Laparoscopic Gastric Ischemic Conditioning Prior to Minimally Invasive Esophagectomy, the Logic Trial

DARMARAJAH VEERAMOOTOO, MB BS MRCS MD, ANGELA C SHORE, PhD, SHAHJEHAN A WAJED, MA BM BCh MChir FRCS. Department of Upper Gastro-Intestinal Surgery, Royal Devon and Exeter NHS Foundation Trust, Exeter, United Kingdom. Institute of Biomedical and Clinical Sciences, University of Exeter, Exeter, United Kingdom.

Minimally invasive esophagectomy (MIE) is recognised as a valid, less traumatic alternative to open surgery for the management of resectable esophago-gastric cancer. However, a significant incidence of ischemia-related gastric conduit failure (GCF) is observed with this approach. Laparoscopic Ischemic conditioning (LIC) of the stomach by ligation of the left gastric vessels two weeks prior to MIE, through a potential improvement of conduit perfusion, is believed to have a protective role. The purpose of this project was therefore to evaluate whether ischemic conditioning improved eventual conduit perfusion.

A randomised controlled trial was designed to compare MIE with LIC at two weeks (Lig) against MIE without LIC (Non-lig). The MIE technique is a three-stage procedure consisting of a thoracoscopic phase, laparoscopy and extra-corporeal fashioning of the gastric conduit and finally a cervical anastomosis. This ethically-approved project began in May 2009 and was offered to all consecutive consenting patients. A multifactorial analysis of variance allowed block randomisation of subjects into the two trial arms. The main outcome measure was perfusion recorded from the serosal surface of the stomach by validated laser Doppler fluximetry. Areas of interest were the fundus (F) and greater curve (GC) and measurements were carried out at routine staging laparoscopy before and after intervention and again at every stage of an MIE (Laparoscopy = baseline, exteriorisation of stomach, conduit formation and delivery at neck). Mean perfusion values were compared using Wilcoxon matched pairs test; and a perfusion coefficient measured as a ratio at stage of MIE over baseline was used for statistical analysis (Mann Whitney U-test).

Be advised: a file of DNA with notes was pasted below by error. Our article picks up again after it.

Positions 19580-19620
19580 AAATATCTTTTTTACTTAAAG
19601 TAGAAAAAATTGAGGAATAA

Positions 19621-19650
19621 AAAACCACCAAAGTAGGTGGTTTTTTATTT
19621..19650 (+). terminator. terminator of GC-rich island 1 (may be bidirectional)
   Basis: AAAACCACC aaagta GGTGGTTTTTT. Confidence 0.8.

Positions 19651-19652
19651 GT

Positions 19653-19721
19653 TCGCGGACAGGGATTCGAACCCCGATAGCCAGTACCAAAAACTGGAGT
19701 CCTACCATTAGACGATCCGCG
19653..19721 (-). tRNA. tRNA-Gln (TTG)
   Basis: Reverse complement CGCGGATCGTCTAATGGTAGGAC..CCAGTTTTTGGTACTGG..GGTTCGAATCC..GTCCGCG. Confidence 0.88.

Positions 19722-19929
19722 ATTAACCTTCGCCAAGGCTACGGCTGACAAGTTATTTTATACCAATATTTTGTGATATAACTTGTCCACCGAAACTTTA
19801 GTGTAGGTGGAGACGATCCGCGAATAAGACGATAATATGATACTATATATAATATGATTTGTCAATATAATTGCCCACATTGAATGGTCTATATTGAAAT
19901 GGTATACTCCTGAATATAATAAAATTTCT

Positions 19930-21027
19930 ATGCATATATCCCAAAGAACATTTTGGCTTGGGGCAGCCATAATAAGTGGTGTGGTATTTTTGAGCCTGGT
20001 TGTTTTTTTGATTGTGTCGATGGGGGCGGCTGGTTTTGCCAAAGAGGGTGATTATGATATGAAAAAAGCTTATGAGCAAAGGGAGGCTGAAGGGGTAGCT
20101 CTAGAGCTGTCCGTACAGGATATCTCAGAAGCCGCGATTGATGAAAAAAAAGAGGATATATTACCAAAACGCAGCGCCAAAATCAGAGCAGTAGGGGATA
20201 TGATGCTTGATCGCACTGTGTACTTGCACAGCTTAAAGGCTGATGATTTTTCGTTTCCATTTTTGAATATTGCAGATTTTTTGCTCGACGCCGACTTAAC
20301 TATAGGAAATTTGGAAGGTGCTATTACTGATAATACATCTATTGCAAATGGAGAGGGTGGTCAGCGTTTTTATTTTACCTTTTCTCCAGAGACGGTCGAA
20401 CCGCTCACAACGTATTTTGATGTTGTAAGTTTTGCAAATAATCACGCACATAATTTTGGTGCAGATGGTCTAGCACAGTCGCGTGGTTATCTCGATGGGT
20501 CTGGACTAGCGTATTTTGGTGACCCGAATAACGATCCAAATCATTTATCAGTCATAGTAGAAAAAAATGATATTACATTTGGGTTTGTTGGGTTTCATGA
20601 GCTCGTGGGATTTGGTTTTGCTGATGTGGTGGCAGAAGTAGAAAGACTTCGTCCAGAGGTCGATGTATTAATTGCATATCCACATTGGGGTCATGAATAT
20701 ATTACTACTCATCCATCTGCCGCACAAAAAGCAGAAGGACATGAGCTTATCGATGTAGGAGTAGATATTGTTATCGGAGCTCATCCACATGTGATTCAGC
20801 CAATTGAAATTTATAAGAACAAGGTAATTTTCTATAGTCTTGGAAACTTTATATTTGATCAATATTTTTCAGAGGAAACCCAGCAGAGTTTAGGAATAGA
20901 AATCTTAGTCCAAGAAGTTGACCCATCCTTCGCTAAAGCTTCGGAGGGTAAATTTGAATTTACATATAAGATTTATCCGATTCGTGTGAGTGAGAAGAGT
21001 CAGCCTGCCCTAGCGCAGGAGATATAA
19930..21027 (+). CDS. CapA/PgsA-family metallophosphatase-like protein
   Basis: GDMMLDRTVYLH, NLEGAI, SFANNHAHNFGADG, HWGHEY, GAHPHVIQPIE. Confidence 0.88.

16 patients were recruited prior to an interim analysis of the trial data, 8 in each arm. At staging laparoscopy perfusion at F was higher than at GC (603.3±153.0 v 543.9±167.6; p=0.016). In the Lig cohort an apparent rise in perfusion at GC is observed post intervention (538.0±174.0 v 496.8±184.5, p=0.176). At MIO, baseline perfusion is comparable for both arms; F being higher than GC but a significant drop is noted once stomach is mobilised and exteriorised (F: Lap. 539.7±161.6 v outside 207.5±73.7, p=0.0001 and GC: Lap. 489.3±112.8 v outside 323.4±92.3, p=0.001). Perfusion at GC is now higher than F (p=0.001). This trend is repeated at the conduit stage. Once delivered at the neck, perfusion ratio of the conduit is about 38% of baseline (range=18.1 to 67.4). However there is no difference between the Lig (38.3±12.0) and Non-lig (37.7±16.8) cohorts (p=0.798).

This study demonstrates the effect of stomach devascularisation is such that conduit perfusion is only around 1/3 of that present initially. The interim analysis revealed no effect of ischemic conditioning by ligation of the left gastric vessels on conduit perfusion. If the effects were as great as reported in historical series, a difference in perfusion would have been expected even at this interim analysis.

Session: SS08
Program Number: S038

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